|SAHNI, SHIVANI - Hebrew Senior Life|
|DUFOUR, ALYSSA - Hebrew Senior Life|
|FIELDING, ROGER - Jean Mayer Human Nutrition Research Center On Aging At Tufts University|
|NEWMAN, ANNE - University Of Pittsburgh|
|KIEL, DOUGLAS - Hebrew Senior Life|
|HANNAN, MARIAN - Hebrew Senior Life|
|JACQUES, PAUL - Jean Mayer Human Nutrition Research Center On Aging At Tufts University|
Submitted to: The American Journal of Clinical Nutrition
Publication Type: Peer Reviewed Journal
Publication Acceptance Date: 9/22/2020
Publication Date: 11/12/2020
Citation: Sahni, S., Dufour, A.B., Fielding, R.A., Newman, A.B., Kiel, D.P., Hannan, M.T., Jacques, P.F. 2020. Total carotenoid intake is protective against loss of grip strength and gait speed over time in adults: the Framingham Offspring Study. American Journal of Clinical Nutrition. 113(2):437-445. https://doi.org/10.1093/ajcn/nqaa288.
Interpretive Summary: Loss of muscle and physical function with aging, called sarcopenia, is of great concern as the number of older adults in the US is projected to increase more than 60 percent in the next 15 years. Antioxidants are substances that can slow or prevent cell damage, and our study shows that antioxidant intake may protect against loss of grip strength and gait speed (a measure of walking ability). Reduced grip strength and slower gait speed are two markers of sarcopenia, thus highlighting the importance of continued research examining the potential for dietary antioxidants to improve muscle strength and physical function.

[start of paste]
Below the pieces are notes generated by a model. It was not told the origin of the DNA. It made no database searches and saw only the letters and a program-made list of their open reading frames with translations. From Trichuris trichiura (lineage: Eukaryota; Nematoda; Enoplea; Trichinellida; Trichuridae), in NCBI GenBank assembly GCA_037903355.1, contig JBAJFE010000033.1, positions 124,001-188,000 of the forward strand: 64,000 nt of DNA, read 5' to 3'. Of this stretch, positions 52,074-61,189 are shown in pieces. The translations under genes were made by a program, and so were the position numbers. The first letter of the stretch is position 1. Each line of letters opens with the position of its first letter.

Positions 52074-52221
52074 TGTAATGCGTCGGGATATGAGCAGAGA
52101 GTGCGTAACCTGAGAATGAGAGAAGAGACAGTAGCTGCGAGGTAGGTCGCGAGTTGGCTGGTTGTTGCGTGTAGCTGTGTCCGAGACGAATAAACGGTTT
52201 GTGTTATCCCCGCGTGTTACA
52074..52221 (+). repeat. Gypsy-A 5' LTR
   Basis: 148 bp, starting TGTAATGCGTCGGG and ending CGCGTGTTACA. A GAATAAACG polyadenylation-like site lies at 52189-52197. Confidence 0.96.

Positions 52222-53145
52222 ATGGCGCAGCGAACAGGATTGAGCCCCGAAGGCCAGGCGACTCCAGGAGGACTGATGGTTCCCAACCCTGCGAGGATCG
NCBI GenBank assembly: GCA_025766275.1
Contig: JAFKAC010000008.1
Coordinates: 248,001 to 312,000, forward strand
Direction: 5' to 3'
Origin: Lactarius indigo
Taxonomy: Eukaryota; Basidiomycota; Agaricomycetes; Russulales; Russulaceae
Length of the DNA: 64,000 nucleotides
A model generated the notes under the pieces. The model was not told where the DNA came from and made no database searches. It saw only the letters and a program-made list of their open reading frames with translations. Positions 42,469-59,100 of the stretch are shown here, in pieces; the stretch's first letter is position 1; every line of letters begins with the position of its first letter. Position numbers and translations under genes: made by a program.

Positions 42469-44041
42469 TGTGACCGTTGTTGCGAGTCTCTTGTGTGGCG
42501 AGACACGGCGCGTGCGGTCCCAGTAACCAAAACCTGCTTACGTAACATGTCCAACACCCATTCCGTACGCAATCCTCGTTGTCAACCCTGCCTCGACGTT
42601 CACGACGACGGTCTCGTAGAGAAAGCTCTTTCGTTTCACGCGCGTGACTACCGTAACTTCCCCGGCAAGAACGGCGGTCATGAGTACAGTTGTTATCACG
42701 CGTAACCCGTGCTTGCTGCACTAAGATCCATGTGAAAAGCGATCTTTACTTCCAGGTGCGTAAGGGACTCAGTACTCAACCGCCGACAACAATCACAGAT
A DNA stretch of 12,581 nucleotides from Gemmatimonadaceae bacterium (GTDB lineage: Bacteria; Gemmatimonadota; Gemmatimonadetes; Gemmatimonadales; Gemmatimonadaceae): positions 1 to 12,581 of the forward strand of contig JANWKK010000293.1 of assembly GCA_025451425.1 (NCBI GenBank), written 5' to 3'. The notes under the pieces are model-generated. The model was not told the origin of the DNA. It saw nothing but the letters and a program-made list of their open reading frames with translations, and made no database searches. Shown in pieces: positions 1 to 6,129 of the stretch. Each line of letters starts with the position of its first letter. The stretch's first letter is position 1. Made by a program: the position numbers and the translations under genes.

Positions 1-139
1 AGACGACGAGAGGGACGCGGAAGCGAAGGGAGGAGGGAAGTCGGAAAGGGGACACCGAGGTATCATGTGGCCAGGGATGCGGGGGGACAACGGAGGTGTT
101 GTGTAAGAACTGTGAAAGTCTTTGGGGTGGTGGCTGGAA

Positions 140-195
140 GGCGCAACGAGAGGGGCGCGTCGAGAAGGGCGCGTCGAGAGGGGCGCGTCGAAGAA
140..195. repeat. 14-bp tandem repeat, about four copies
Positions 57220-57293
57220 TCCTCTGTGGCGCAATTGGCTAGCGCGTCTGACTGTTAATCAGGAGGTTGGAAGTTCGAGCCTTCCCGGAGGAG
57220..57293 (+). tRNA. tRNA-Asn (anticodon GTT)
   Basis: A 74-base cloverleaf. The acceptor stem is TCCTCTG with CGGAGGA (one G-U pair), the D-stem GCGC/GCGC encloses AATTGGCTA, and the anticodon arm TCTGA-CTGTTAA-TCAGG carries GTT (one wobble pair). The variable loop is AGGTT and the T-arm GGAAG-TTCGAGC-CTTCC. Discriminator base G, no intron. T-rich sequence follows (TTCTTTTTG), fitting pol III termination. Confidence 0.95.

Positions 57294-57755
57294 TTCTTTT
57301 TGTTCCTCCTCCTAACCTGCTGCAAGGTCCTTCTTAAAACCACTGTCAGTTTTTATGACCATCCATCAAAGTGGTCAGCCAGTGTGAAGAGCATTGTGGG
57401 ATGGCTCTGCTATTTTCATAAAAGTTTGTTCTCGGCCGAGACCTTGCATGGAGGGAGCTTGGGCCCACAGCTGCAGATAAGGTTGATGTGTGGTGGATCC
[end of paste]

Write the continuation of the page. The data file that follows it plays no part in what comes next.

Technical Abstract: Background Lower antioxidant serum concentrations have been linked to declines in lean mass and physical function in older adults. Yet population data on the effect of dietary antioxidants on loss of muscle strength and physical function are lacking. Objective We sought to determine the association of antioxidant intake [vitamin C, vitamin E, and total and individual carotenoids (a-carotene, B-carotene, B-cryptoxanthin, lycopene, and lutein + zeaxanthin)] with annualized change in grip strength and gait speed in adults from the Framingham Offspring study. Methods This prospective cohort study included participants with a valid FFQ at the index examination and up to 2 prior examinations and at >=2 measures of primary outcomes: grip strength (n = 2452) and/or gait speed (n = 2422) measured over 3 subsequent examinations. Annualized change in grip strength (kg/y) and change in gait speed (m/s/y) over the follow-up period were used. Linear regression was used to calculate B coefficients and P values, adjusting for covariates. Results Mean +/- SD age of participants was 61 +/- 9 y (range: 33-88 y). Median intakes (IQR, mg/d) of vitamin C, vitamin E, and total carotenoid across available examinations were 209.2 (133.1-394.2), 27.1 (7.4-199.0), and 15.3 (10.4-21.3), respectively. The mean follow-up time was ~12 +/- 2 y (range: 4.5-15.4 y). In the sex-combined sample, higher intakes of total carotenoids, lycopene, and lutein + zeaxanthin were associated with increased annualized change in grip strength [B (SE) per 10-mg higher intake/d, range: 0.0316 (0.0146) to 0.1223 (0.0603) kg/y)]. All antioxidants except for vitamin C were associated with faster gait speed [B (SE) per 10-mg higher intake/d, range: 0.00008 (0.00004) to 0.0187 (0.0081) m/s/y]. Conclusions Higher antioxidant intake was associated with increase in grip strength and faster gait speed in this cohort of adults. This finding highlights the need for a randomized controlled trial of dietary antioxidants and their effect on muscle strength and physical function.